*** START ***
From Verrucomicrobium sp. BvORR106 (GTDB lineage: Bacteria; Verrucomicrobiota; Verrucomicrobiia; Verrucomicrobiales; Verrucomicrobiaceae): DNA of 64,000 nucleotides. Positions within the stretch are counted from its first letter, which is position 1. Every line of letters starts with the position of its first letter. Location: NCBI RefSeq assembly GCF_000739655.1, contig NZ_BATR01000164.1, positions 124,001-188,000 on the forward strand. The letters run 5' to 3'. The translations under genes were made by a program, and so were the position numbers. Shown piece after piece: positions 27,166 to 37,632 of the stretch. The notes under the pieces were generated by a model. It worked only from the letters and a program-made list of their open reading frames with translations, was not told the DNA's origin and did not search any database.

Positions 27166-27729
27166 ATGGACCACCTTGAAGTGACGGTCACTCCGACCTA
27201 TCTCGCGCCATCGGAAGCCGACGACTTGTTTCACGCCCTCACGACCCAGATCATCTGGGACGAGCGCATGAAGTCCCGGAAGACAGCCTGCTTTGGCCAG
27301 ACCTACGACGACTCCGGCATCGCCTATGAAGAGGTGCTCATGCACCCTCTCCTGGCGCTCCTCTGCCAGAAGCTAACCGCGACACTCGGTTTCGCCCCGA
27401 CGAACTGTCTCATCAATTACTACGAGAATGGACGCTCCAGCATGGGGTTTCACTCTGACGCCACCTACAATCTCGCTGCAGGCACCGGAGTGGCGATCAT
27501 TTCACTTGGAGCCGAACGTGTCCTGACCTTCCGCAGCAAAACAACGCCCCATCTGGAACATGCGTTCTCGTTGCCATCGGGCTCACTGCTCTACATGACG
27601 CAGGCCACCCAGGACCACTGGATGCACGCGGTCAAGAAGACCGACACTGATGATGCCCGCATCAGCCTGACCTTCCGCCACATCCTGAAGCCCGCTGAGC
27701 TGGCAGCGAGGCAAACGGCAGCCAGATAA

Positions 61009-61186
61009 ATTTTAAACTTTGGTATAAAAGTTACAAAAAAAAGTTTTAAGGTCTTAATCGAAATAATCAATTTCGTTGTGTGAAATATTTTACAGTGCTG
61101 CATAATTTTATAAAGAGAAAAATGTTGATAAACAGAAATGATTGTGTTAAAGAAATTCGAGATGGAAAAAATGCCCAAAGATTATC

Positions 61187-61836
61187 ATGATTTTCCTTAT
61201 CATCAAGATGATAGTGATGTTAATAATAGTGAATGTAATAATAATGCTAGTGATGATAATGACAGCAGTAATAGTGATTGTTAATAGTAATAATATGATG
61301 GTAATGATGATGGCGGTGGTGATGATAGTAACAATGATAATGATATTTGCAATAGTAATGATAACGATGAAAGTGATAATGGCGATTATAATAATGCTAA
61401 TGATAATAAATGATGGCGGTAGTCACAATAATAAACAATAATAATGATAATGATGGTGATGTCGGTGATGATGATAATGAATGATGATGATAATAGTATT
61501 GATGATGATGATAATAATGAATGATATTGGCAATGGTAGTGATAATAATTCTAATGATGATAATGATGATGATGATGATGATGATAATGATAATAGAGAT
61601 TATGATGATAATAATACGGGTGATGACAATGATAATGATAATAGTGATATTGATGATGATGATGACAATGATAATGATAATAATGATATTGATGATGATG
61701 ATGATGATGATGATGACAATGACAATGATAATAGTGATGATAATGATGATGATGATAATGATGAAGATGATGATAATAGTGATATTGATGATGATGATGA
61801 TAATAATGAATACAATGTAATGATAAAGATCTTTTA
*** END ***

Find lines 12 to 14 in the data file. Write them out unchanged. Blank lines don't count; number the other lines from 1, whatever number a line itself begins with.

61101 CATAATTTTATAAAGAGAAAAATGTTGATAAACAGAAATGATTGTGTTAAAGAAATTCGAGATGGAAAAAATGCCCAAAGATTATC

Positions 61187-61836
61187 ATGATTTTCCTTAT